Ariel Amir, Harvard, Bacterial growth: defects, elasticity and plasticity
Bacterial cells have rigid walls, which define their shape, and enable them to hold high internal pressure. While much is known about cell wall chemistry, the mechanisms controlling its growth remain elusive. The processes leading to the cylindrical shape of many bacteria are only now being unraveled. Recent experiments discovered that new cell wall is added by complexes running at constant velocity around the cell circumference, reminiscent of the motion of defects in crystals. By applying a condensed matter approach to this problem and modeling these complexes as edge dislocations, we find coupling between mechanical stresses and cell wall dynamics. Moreover, I will show that the cell wall deformations can be elastic (reversible) or plastic (irreversible), depending on the timescales over which the force is applied. I will corroborate these predictions experimentally by observing the growth of a single bacterium in a microfluidic device, using the flow to control the external force.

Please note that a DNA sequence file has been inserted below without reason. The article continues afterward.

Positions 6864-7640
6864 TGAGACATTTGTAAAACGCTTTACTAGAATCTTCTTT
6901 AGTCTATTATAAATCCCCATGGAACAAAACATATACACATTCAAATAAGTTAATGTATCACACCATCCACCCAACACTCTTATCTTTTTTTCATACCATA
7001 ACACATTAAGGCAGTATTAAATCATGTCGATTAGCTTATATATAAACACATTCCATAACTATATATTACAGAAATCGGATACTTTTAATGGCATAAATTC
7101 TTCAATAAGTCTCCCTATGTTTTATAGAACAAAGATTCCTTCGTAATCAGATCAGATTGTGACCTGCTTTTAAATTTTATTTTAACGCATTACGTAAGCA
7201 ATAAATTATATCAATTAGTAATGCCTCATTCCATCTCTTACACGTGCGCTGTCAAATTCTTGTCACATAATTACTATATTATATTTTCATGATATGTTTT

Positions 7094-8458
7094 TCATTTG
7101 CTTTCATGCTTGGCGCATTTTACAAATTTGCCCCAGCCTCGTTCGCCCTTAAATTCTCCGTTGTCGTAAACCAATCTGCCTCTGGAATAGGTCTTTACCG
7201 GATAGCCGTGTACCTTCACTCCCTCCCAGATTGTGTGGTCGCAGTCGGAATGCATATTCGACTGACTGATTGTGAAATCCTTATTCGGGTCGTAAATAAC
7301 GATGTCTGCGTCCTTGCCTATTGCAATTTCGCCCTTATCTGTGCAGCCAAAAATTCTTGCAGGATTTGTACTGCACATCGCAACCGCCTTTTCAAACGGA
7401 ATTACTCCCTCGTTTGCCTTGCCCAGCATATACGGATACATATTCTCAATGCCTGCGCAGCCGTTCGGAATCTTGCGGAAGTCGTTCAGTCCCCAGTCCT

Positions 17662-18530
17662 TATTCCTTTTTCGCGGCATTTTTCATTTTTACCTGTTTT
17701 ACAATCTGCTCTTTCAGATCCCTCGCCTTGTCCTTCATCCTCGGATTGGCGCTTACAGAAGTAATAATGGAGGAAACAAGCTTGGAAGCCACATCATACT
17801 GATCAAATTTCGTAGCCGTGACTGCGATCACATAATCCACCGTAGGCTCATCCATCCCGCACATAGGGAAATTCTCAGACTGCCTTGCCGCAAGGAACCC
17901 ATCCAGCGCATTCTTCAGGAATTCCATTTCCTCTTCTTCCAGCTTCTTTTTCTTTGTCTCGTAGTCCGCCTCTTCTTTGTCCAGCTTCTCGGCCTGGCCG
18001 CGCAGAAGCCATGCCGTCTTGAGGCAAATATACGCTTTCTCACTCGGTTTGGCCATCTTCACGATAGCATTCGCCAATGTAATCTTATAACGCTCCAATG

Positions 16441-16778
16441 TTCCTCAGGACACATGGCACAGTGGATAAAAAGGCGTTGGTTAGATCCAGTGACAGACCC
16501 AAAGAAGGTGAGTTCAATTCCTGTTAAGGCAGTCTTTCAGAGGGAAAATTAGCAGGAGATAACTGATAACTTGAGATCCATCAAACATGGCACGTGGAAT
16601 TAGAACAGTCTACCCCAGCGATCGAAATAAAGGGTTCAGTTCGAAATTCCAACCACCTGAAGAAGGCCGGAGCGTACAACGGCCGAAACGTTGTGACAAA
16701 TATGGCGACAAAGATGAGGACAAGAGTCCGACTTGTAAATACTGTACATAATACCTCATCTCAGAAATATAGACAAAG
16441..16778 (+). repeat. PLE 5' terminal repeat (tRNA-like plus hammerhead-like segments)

Location: Joseph Henry Room, Jadwin Hall
Date/Time: 02/04/13 at 12:00 pm - 02/04/13 at 1:00 pm
Department: Lewis-Sigler Institute